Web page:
Submitted by SUNY Oswego
OSWEGO — The National Science Foundation has awarded SUNY Oswego nearly $600,000 over five years to provide scholarships to recruit and retain talented students who otherwise could not afford to pursue degrees in science and technology fields.
The year-old SUNY Oswego Possibility Scholars program will receive crucial support from the new grant. Recipients of Possibility Scholarships — the first four are finishing their freshman year — are promising science, technology and math students from the Oswego and Syracuse city school districts who receive all-expenses scholarships, currently funded entirely through leading donors to the college.
The quest for the $599,705 NSF grant began in February 2010 as a team led by President Deborah F. Stanley, Interim Provost Lorrie Clemo, Vice President for Development Kerry Dorsey and Mark Baum, a 1981 graduate of Oswego who chairs the development committee of the Oswego College Foundation board of directors, sought additional support for the Possibility Scholars program.
The new grant will provide $4,000 each year to offset college costs for the four current and the upcoming new Possibility Scholars, as well as for other promising students interested in science and technology — in all, 14 freshman and 14 sophomore STEM (science, technology, engineering and math) majors a year.
“The first two years are the most crucial to sending a student on his or her way to a successful college career,” said Shashi Kanbur, a Faculty Fellow, associate professor of physics and principal investigator on the grant. “The idea is to remove any need for the students to have jobs, so they can concentrate completely on their degree subjects.”
The grant will encourage success by providing funds for a pre-college math camp and enabling the college to support on-campus summer research opportunities during college years for scholarship winners, he said.
Focus on solutions
Kanbur said the grant, titled “A Local-Global Engagement Model for STEM Workforce Development,” provides important support for SUNY Oswego’s strategic vision for engaging with the world in pragmatic, solutions-oriented ways.
“Many of the leading global problems require STEM-based solutions,” Kanbur said. “We need to tap all possible pools of talent to achieve those solutions, so we need to interest students from all sorts of backgrounds in STEM in order to make progress.”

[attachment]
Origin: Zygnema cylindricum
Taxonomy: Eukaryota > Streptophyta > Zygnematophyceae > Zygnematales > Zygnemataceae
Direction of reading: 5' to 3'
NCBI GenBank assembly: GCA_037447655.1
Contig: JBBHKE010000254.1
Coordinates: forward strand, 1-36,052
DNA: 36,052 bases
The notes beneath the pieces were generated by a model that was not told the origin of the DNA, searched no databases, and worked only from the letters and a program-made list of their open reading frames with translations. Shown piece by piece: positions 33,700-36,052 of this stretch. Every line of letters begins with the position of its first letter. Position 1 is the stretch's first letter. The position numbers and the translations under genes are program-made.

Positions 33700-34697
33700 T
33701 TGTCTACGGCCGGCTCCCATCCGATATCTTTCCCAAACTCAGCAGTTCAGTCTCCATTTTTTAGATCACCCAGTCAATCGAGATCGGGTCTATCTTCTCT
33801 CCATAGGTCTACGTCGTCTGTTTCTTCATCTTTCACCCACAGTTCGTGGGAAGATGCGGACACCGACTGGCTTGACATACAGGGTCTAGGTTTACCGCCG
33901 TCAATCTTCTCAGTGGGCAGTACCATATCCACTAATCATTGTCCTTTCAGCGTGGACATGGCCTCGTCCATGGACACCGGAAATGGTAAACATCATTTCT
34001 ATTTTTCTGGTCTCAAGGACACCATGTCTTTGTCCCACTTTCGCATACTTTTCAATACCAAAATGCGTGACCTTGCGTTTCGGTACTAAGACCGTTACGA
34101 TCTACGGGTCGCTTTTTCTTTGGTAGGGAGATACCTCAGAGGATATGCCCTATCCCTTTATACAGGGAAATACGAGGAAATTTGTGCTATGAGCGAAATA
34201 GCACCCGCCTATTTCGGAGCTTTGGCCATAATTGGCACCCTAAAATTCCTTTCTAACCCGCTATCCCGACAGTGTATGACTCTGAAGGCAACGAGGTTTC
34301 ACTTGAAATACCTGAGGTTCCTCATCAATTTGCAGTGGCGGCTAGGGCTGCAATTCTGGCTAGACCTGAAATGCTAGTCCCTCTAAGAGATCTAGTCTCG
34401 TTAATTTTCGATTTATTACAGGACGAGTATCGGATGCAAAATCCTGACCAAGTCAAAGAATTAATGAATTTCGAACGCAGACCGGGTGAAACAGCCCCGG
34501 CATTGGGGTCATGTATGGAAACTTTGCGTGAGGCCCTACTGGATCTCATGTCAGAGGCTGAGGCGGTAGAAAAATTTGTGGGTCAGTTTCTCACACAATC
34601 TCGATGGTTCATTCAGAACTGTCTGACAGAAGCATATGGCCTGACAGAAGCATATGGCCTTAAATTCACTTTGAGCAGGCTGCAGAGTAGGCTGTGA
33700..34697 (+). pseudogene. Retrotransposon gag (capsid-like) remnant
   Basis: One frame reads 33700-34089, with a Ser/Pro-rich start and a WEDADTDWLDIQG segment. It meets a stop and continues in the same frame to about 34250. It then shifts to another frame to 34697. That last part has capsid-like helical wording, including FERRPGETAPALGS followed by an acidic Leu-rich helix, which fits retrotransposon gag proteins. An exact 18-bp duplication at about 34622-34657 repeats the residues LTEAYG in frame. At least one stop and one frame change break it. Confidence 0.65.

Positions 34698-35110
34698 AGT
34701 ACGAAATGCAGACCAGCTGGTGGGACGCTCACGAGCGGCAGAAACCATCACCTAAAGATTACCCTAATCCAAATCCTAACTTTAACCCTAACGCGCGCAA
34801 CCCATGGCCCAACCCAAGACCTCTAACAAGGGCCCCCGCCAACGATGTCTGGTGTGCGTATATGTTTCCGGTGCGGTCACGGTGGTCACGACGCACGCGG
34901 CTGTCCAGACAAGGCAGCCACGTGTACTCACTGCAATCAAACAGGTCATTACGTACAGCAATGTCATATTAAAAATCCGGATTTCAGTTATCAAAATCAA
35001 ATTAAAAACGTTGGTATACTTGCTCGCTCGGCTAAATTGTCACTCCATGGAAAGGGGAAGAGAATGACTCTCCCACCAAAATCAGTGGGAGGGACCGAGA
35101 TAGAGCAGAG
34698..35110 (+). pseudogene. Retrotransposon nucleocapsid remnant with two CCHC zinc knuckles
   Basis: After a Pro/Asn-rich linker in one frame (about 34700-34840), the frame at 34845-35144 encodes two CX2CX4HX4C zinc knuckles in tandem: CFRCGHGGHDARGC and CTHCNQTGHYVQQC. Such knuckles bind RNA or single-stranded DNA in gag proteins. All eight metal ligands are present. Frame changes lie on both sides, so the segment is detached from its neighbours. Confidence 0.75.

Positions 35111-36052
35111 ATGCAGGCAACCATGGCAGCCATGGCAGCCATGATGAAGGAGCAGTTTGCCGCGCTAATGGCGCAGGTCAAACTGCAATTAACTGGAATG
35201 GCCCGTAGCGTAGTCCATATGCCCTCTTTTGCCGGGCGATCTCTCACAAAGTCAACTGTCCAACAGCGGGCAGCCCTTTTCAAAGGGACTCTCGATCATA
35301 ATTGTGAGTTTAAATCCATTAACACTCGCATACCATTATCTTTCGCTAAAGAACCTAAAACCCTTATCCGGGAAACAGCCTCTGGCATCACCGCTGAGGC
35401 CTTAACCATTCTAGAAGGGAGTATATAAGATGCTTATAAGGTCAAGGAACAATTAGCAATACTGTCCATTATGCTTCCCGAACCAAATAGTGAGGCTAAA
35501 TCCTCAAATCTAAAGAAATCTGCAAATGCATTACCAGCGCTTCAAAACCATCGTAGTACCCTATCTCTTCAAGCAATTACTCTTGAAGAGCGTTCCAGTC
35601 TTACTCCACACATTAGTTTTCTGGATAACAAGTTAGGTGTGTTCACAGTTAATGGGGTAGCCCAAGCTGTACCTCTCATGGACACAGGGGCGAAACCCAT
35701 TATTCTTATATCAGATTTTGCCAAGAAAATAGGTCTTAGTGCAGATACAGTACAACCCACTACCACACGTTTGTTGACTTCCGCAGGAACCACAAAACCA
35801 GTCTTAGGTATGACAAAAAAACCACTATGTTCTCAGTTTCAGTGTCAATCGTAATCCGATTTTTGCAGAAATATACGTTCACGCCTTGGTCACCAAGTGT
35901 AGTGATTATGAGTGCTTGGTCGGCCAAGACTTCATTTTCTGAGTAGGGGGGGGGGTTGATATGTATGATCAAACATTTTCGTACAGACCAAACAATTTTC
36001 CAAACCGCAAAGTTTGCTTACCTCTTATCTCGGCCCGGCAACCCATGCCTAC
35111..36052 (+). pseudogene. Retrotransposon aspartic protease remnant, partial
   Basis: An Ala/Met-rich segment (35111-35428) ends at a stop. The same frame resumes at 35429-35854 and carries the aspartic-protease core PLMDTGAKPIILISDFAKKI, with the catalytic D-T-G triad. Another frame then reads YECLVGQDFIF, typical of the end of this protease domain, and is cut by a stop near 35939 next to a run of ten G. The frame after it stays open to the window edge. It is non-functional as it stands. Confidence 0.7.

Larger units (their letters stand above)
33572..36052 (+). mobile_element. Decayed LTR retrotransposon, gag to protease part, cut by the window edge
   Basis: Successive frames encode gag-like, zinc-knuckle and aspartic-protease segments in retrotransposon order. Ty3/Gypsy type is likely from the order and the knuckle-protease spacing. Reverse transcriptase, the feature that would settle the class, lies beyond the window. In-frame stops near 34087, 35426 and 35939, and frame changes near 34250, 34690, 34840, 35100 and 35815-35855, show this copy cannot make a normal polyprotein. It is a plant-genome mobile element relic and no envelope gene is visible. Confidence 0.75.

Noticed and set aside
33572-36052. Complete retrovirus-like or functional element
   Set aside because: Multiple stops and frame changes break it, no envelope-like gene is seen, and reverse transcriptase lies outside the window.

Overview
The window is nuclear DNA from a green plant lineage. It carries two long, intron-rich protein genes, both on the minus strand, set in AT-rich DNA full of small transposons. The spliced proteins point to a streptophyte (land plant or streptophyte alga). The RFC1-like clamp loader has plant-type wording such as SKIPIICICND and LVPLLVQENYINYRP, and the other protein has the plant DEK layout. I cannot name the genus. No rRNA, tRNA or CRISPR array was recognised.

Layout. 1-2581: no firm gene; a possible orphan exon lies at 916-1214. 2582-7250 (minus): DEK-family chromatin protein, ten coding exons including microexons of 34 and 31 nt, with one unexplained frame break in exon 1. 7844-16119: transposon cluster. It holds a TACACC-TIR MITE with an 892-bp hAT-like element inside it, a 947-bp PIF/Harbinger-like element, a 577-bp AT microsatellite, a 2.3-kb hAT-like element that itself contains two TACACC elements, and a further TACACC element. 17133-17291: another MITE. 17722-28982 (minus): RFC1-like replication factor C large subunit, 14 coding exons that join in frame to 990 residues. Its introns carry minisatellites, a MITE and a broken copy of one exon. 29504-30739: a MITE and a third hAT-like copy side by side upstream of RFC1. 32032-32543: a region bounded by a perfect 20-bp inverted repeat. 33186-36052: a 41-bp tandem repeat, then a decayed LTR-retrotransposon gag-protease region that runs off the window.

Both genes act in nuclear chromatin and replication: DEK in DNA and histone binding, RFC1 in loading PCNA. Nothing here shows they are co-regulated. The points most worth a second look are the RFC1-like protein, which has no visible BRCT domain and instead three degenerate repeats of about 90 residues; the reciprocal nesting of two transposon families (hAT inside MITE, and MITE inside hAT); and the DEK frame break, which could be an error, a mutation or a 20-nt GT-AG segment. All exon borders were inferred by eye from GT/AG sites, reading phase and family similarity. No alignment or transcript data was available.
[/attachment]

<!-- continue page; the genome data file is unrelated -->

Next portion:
Unlike the Possibility Scholars program, there are no geographic limitations on candidates for the remaining NSF-funded scholarships, though students’ families must meet thresholds for socioeconomic need. The grant will help encourage — but not fund — the scholarship winners to transcend international boundaries, working on cutting-edge research problems with collaborators at SUNY Oswego Global Laboratory partners in the Congo, India and elsewhere.
The college continues to look for other funding sources for Global Laboratory experiences, said Kanbur, who pointed to recent grants through the NSF and Banco Santander for summer research at Global Laboratory partners in Taiwan and Brazil, respectively.
Science and technology scholarship winners will have opportunities for summer research and study on campus through the college’s Summer Scholars program, made possible by donors to SUNY Oswego and the Oswego College Foundation. Those funds now can support more student projects with faculty mentors in science, technology and math, Kanbur said.
All the winners of NSF-supported scholarships will attend a pre-college math camp during Oswego’s final summer session. Research conducted by Mehran Nojan, the college’s director of institutional research, for this and other grant applications “showed that math is very important for success in the STEM disciplines,” Kanbur said. “We want to give our students every possible chance of success, so we’ll give them a refresher course in college-level mathematics before they come here.”
The National Science Foundation grant for science and technology students will start this fall, for each recipient’s first two years at SUNY Oswego. Kanbur said the college continues to seek support for the students’ junior and senior years.